- Dry all your gear whenever possible. For example, dry your buoyancy aid and spraydeck as well as your base layers, because drying is a good way of killing anything that might be living in the water that is trapped in your equipment.
- Avoid paddling through aquatic weeds in still or slow moving inland water as some non-native species will benefit from the disturbance and this can lead to canals, rivers and lochs becoming overgrown and impossible to paddle.
- Assume every water body is infested. Drain your boat and inspect your gear every time.
- Report any sightings, if possible taking photographs to aid identification. For marine species, report to MarLIN www.marlin.ac.uk, for wireweed, report to www.snh.org.uk/wireweed, for freshwater species, report to www.bsbi.org.uk.
- Be aware of special requirements when returning from overseas countries (especially Norway) that have rivers infected with Gyrodactylus salaris. Also bear in mind any biosecurity concerns and measures in other countries and follow this advice when travelling outside Scotland.
Gyrodactylus salaris (Gs)
- Habitat: Parasite that lives on salmon in fresh water
- Problem: Once it is present in a river system this parasite quickly devastates the salmon population and extreme methods have to be used to kill everything in the river network, leading to a complete close down of all activities in the river system.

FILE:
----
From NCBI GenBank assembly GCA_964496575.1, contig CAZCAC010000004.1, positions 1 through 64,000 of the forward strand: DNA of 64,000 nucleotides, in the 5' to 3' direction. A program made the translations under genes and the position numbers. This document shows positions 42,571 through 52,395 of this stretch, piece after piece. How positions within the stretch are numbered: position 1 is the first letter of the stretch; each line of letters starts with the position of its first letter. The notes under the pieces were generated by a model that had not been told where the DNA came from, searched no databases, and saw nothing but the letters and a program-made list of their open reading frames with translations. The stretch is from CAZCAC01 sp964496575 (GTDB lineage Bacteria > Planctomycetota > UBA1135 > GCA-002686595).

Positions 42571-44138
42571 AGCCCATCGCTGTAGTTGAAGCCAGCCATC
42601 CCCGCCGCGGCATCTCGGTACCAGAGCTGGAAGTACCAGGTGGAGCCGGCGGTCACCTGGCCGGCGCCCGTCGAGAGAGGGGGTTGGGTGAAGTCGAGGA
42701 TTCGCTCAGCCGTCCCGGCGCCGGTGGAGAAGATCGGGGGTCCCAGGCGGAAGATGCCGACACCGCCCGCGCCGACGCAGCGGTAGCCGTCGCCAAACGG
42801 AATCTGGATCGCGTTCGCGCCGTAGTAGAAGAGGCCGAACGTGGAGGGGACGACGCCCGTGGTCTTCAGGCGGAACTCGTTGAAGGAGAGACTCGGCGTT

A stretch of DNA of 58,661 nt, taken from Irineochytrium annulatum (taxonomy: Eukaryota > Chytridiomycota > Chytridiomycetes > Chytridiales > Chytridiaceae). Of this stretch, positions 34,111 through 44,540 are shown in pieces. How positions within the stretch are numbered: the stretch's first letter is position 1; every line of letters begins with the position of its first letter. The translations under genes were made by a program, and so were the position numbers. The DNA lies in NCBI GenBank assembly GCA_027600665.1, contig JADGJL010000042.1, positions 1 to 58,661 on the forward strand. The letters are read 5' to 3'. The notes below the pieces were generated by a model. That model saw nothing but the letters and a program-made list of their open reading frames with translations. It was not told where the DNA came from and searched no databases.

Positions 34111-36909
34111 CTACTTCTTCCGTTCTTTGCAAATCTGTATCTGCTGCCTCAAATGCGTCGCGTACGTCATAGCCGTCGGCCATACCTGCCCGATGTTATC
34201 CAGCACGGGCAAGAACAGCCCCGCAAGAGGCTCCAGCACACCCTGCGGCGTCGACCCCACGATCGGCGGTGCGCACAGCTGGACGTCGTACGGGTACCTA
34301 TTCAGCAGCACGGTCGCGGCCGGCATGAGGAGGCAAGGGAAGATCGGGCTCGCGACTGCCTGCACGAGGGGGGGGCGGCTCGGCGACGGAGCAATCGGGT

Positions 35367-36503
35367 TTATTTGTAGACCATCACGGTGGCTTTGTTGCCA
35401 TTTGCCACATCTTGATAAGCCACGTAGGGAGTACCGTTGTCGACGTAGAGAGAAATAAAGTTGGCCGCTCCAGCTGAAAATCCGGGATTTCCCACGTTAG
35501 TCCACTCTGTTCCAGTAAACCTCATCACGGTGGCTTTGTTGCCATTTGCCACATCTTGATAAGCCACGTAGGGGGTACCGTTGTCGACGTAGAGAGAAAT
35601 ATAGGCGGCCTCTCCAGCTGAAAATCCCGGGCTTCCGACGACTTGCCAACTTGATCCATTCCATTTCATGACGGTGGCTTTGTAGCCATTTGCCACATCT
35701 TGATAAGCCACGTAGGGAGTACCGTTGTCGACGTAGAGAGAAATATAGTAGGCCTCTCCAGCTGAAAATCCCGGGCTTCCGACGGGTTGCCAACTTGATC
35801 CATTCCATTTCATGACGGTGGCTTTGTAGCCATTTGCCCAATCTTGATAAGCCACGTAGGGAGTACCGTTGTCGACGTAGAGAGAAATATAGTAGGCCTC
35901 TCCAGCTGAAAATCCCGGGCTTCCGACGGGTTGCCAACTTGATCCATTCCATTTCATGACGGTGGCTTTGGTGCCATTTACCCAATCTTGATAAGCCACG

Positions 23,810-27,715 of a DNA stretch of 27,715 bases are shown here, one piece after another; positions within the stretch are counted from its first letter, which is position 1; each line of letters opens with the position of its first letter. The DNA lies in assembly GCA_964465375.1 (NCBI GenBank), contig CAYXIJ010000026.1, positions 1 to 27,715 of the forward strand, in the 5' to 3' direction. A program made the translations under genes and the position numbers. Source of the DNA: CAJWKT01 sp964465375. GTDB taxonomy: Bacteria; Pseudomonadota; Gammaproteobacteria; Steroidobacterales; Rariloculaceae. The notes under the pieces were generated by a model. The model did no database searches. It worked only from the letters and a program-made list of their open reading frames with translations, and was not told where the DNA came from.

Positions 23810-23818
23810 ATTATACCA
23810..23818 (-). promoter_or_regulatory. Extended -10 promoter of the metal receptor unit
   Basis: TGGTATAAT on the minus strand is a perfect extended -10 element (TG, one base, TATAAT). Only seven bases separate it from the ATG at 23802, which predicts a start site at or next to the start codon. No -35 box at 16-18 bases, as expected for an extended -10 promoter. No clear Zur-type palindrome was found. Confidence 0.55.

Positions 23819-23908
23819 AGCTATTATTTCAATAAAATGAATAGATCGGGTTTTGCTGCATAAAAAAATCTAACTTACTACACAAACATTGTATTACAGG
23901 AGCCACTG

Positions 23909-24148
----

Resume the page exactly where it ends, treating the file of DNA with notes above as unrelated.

- Risk: Anyone returning from overseas countries where Gs is present could import the parasite on damp and untreated equipment.
British canoeists travelling to Europe should be aware of a serious fish disease that could have severe consequences if it was brought back into the UK. The Scottish Canoe Association is issuing this advice to reduce the likelihood of canoeists unwittingly importing the parasite, Gyrodactylus salaris (Gs) that causes the disease into this country.
Whilst the current concern is connected with Gs, there are other diseases that could have equally devastating effects, so the advice we are issuing represents a range of sensible precautions that should prevent the import of any disease into this country.
Our advice is divided into two strands:
- Precautions to take before travelling back to the UK after canoeing in Europe;
- Action to take if you are going to use your boat or other equipment within a week of leaving the foreign country.
After canoeing in Europe:
- Wash your boat then disinfect it with a chemical disinfectant such as Virkon S or a saline solution. Sachets of Virkon S can be bought from some canoe shops, or a bag of salt can be taken on holiday to easily make a saline solution for disinfecting your boat and other equipment.
Within a week of leaving Europe:
- If you are going to use your boat and/or other equipment within a week of leaving a foreign country it is advisable to dry equipment thoroughly, and where this is not possible to use hot water, disinfectant or salt to kill the parasite. Freezing also kills the parasite.
Items of equipment such as buoyancy aids, spraydecks, throwlines, towlines and sponges should all be considered as potential means of carrying this parasite and be treated in at least one of the above ways.
The area of highest risk is Scandinavia, so paddlers travelling to Norway and Sweden should take particular care. The disease is regarded as a serious threat within Scandinavia and disinfection facilities are available for paddlers and anglers as they move from one river system to another